You will recall the summer of 2011 when the Republicans threw such a hypocritical hissy-fit about the Debt Ceiling that Standard & Poor's actually lowered the credit rating of the United States for being ungovernable - not for having bad credit but for being ungovernable.  Since then, we have either raised the debt ceiling or suspended it several times.  Guess what happens again next month?

Because the Republicans are in power, the Democrats will hiss that "something" must be done about our growing debt, that we can no longer waste money on tax cuts for the rich and must raise those taxes.  It is hypocrisy writ large!

Long ago, the debt ceiling had already outlived its usefulness.   We are the only advanced nation with such a meaningless device.  Not only does the debt ceiling not help, it actually makes debt management more difficult by unleashing the hypocrisy of Republicans and Democrats, further polluting conversations.

If you think the arbitrary debt ceiling limitation has done any good, take a look at this chart:

An arbitrary debt ceiling as a curb on spending never made sense and obviously has never worked.  It is time to dispense with the notion . . . and actually negotiate with each other.

Thursday, February 16, 2017

Crazies In The Senate

The difference between my children and my guns is that . . . I know how many children I have.

The difference between the NRA and myself is that . . . I am a SANE gun-lover.

The difference between the Senate Republicans and myself is that . . . I have a conscience!

I am appalled the Senate Republicans are restoring the right of crazy (yes, crazy, not merely the mentally handicapped) people to buy guns.  They are parroting the NRA excuse that keeping guns out of the hands of a few crazy people will not prevent ALL gun deaths -- no kidding?  Nobody ever said it would!

Reducing senseless gun violence has no "silver bullet."  Reducing such unnecessary violence will require many, many, many small things.  For example, teaching gun safety in school will not prevent ALL gun deaths either, but it WILL help in some small way.  There are numerous other small steps.  Of course, the first step is to stop worshiping at the checkbook of the NRA.

To the Senate Republicans . . . Shame on you!!

48 Hours

During a mere 48 hours this week, the following information was released:

1.  The Small Business Optimism Index rose again in January, as it has for the last three months, driven largely by the increase in small business owners who think the next three months will be a good time to expand their business.  (This is good!)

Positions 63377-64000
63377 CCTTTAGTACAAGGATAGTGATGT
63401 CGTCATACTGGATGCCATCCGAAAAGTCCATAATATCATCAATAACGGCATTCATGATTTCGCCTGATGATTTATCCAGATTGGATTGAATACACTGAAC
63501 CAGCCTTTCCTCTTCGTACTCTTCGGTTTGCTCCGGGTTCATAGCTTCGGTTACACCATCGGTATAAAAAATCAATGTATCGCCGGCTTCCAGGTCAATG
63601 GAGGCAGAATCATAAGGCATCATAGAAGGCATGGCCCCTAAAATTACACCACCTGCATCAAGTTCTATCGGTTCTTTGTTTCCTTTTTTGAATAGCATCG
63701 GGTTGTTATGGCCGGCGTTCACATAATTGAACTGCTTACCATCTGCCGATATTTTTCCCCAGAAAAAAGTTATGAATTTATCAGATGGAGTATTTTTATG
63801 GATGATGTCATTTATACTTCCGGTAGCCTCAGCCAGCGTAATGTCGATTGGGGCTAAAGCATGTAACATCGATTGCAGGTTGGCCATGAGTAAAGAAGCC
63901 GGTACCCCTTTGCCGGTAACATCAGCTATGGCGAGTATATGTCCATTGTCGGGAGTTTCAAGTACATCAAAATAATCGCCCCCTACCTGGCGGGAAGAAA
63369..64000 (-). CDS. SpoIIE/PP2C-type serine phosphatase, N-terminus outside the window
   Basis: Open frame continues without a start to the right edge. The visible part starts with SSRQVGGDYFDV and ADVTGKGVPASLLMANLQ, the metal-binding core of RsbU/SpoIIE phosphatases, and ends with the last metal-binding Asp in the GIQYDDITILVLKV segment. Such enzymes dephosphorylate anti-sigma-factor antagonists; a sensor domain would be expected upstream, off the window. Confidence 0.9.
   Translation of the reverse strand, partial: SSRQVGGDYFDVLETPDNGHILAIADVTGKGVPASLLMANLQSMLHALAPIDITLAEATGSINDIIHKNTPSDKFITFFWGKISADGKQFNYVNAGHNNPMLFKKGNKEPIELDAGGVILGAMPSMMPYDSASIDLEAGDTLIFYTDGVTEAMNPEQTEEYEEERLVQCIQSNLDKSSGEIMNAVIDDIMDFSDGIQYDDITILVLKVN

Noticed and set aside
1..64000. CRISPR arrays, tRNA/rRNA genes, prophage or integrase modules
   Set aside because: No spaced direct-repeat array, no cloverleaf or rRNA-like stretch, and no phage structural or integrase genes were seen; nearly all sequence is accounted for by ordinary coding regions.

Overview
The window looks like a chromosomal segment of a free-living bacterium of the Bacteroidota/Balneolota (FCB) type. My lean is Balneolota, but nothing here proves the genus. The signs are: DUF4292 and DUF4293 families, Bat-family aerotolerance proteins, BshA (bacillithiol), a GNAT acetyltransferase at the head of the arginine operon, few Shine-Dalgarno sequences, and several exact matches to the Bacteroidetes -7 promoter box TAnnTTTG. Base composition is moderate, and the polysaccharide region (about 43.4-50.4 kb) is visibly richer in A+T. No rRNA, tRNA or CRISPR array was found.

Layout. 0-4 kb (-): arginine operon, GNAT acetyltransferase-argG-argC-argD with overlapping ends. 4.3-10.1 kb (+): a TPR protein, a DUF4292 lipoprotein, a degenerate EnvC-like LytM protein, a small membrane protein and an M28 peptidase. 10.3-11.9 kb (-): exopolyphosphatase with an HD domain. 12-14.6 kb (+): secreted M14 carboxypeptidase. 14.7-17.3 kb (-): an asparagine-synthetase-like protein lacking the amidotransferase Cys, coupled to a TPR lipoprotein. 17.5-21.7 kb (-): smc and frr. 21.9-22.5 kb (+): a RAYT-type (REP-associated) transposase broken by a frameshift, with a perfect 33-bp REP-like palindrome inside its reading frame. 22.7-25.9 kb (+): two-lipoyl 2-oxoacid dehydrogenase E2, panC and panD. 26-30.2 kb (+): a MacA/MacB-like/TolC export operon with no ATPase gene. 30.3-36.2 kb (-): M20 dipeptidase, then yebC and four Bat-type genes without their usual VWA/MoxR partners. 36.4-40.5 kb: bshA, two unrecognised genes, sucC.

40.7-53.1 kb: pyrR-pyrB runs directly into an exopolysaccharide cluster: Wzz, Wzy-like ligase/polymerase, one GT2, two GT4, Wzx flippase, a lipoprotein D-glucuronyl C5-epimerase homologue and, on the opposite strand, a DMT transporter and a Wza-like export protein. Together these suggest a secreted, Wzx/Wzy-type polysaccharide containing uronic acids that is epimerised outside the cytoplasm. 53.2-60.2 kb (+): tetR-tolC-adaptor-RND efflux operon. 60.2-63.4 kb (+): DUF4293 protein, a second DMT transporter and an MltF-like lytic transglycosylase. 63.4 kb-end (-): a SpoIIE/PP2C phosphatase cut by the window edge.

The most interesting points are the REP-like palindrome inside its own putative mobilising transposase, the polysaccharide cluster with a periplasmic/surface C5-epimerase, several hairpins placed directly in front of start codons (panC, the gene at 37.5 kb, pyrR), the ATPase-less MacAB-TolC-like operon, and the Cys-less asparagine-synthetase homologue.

2.  The Consumer Price Index showed inflation has picked up this year, rising a surprising 0.6% in one month.  However, this core level of only 0.4% was skewed higher by the rising price of gasoline.  (Inflation is so much better than deflation.)

3.  The Producer Price Index was very similar to the CPI, which is somewhat unusual in itself, showing a 0.6% increase in January that was also skewed upwards by energy prices.  The core level of inflation at the producer level was only 0.2% in January.  (That is a little too low.)

4.  Rising inventory levels mean the consumers are buying less or that businesses are more optimistic and are building inventory levels to meet expected sales.  In December, inventory levels rose 0.4% . . . for the latter reason.  (The 2016 inventory correction is over!)

5.  Home Builder Sentiment dropped 2 points last month, not because homebuyers stayed away, but because the cost of building is rising so rapidly.  (Evidence of real inflation?)

6.  Utility Output declined 0.3% in January.  Normally, this is not a good thing, as it might indicate declining demand by business for electricity.  However, this decline was due to warmer weather this January compared to last year.  (No big deal.)

7.  Retail sales include auto sales, which are more volatile.  If you strip out those volatile numbers, retail sales increased a very healthy 0.8% in January, compared to a 0.4% increase in December.  (The consumer is stronger than expected.)

This was not all the economic data released during this 48 hour period and ignores the normal gushing of financial data from thousands of public companies.  It also ignores the unusually heavy flow of geopolitical events.

Now, how does a person consume and digest so much information?  How does a person "drink from a fire hose?"

It's simple . . . their financial advisor should be their "designated fire hose drinker!"

Wednesday, February 15, 2017

Quick & Dirty Simplicity

Momentum investing, channel investing, trend following -- all are buzzwords and/or excuses for not knowing economic pressure points or individual stocks.

Addiction to these approaches stems from their quick and dirty simplicity.  Here is a good example:

Chart of the Day

You can quickly see the Dow shows no indication that it is going to break out of its upward channel.  Investors should  therefore rest comfortable that disaster is not imminent.

This "quick and dirty simplicity" is worth a thousand words -- turning a thousand words into one instantly understandable chart.  My sanguine view of the market comes from understanding economic pressure points, but it simply reassuring to see the chart agrees.  It should only be used to confirm your market expectations, not to make them.